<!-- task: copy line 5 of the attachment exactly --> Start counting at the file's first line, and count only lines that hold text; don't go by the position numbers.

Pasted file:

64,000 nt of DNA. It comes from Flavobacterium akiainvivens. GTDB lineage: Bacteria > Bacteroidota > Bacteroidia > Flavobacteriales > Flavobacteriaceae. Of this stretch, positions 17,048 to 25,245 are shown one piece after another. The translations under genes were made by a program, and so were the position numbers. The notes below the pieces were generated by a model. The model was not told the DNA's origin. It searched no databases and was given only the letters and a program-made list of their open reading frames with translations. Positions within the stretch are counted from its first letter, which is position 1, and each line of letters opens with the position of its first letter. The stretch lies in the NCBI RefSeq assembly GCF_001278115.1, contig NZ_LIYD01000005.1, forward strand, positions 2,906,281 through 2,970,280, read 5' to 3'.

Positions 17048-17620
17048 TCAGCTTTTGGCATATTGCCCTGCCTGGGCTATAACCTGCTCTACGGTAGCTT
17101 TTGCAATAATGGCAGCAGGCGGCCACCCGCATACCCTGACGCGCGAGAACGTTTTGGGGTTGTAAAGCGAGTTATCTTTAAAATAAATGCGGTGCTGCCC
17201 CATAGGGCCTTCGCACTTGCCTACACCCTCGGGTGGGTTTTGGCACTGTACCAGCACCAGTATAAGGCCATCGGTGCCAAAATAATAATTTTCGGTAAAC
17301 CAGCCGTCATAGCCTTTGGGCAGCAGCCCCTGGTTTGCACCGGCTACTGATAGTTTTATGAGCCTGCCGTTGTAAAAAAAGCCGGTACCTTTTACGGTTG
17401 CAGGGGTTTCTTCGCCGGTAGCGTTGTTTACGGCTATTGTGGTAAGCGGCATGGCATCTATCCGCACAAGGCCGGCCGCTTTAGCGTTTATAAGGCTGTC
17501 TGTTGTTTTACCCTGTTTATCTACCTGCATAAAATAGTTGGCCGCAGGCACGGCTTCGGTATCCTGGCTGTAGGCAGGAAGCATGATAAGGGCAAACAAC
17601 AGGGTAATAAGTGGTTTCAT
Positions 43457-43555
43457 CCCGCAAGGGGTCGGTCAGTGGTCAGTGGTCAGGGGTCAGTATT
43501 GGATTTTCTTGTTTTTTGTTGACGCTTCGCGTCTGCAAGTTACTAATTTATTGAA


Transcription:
17201 CATAGGGCCTTCGCACTTGCCTACACCCTCGGGTGGGTTTTGGCACTGTACCAGCACCAGTATAAGGCCATCGGTGCCAAAATAATAATTTTCGGTAAAC